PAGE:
- Strike Back
- Dead Man
- Bring to Life
- Let Me Drown
- Zombie (Feat. John Cooper of Skillet)
- We Fall Apart
- Take the Bullets Away (Feat. Lacey of Flyleaf)
- Taking Life
- I Stand
On the surface, Manafest and We as Human may not have much in common. However, both share a similar story of how they broke into the music industry. For Manafest, it was Trevor McNevan of Thousand Foot Krutch who discovered him and set his path to stardom. For We as Human, it was John Cooper of Skillet. The key difference in the equation? While TFK has always had a high level of popularity, Skillet was one of only three bands to go platinum in 2012. And, to top it off, they are bringing We as Human along on a massive tour featuring themselves, Papa Roach, and Shinedown. That’s quite a lot of gravitas to throw at any “new” band.
We as Human were produced by Howard Benson (RED, P.O.D., Skillet) for their official major label debut full length record, which releases on the same day as Skillet’s impressive new album (and is also produced by Benson) and features John Cooper himself, as well as Lacey Strum (formerly of Flyleaf). Though many quibble that Benson has been responsible for many “cookie-cutter” albums of late, that’s quite the pedigree for any band just making a splash on the big scene.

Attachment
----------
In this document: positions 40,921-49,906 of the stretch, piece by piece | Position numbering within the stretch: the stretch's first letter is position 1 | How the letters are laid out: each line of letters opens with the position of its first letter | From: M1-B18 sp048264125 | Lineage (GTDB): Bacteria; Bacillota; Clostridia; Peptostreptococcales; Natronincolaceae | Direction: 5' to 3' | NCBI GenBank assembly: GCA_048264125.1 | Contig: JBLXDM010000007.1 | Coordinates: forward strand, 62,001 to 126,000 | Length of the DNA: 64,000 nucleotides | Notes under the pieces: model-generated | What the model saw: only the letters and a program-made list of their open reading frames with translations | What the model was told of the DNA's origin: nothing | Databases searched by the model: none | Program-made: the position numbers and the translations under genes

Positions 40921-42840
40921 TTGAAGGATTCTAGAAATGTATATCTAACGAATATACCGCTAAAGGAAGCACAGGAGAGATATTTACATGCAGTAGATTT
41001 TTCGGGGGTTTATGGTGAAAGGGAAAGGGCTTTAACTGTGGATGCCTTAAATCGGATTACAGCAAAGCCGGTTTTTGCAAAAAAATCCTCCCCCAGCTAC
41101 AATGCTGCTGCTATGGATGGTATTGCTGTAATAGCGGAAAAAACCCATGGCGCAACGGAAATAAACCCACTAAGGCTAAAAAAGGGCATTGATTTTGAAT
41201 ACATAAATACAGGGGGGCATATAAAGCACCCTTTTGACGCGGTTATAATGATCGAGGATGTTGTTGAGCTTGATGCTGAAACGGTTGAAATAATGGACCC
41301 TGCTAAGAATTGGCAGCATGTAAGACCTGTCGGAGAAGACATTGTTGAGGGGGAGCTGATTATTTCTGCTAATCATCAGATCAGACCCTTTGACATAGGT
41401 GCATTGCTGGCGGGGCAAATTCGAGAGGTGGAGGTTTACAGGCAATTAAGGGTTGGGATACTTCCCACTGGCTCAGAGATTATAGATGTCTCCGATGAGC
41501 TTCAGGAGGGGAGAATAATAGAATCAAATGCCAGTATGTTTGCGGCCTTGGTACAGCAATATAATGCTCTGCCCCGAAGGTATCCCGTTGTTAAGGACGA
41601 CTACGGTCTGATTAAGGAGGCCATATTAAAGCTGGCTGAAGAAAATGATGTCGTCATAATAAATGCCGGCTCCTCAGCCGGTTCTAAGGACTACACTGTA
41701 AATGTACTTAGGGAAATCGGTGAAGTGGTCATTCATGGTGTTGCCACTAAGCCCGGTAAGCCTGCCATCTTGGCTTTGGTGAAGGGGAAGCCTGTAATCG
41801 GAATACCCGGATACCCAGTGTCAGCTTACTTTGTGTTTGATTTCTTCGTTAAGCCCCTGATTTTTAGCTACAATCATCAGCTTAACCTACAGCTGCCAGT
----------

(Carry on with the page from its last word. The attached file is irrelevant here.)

But, the question is, does We as Human live up to the sum of all those parts? The best answer really is…sort of. All the right pieces are in place. The vocals are in line with the rock genre. The musicians all show a discernibly high level of talent, and the themes and lyrics, while common ground, are deep and expressive. However, all that said, there’s still something not quite there. As I’ve mentioned with other bands thrust into this position, there’s just something missing… and, unfortunately, it’s that indescribable “X” factor. We as Human has everything in place to unload a brick of dynamite, but that fuse is still simmering towards that destination.
As I listened to the self-titled We as Human, I kept waiting for that moment that just sealed the album for me, but it never quite came. It teased me several times… but never landed fully. The best impression I could muster was that We as Human are going to be a great live band, but that the real dynamite explosion is yet to come.
Vocally, Seventh Time Down and early Nickelback come time mind. 12 Stones wouldn’t be a far stretch in terms of style, though the vocals aren’t the same… perhaps a toned down Staple. Understanding this, We as Human bring some of the most straightforward rock I’ve heard in years. Being that I can just see them being a great live band… touring with Shinedown, Skillet, and Papa Roach just seems a perfect fit.
We as Human begins with “Strike Back.” Fitting for an opening song, “Strike Back” provides that perfect mix of aggressive-leaning rock radio quality with a generic enough message to grip literally any listener. The harder elements of the song slip closer towards Staple or Red, but overall this is straightforward rock. The message “hit me, I’ll hit back harder” would be just a mindless rock tune if not for the context of the remainder of the album and lyrics like “you are the darkness, I am the light” that point to more of a spiritual reality. Frankly, I wish more of the album followed this opening’s strong lead.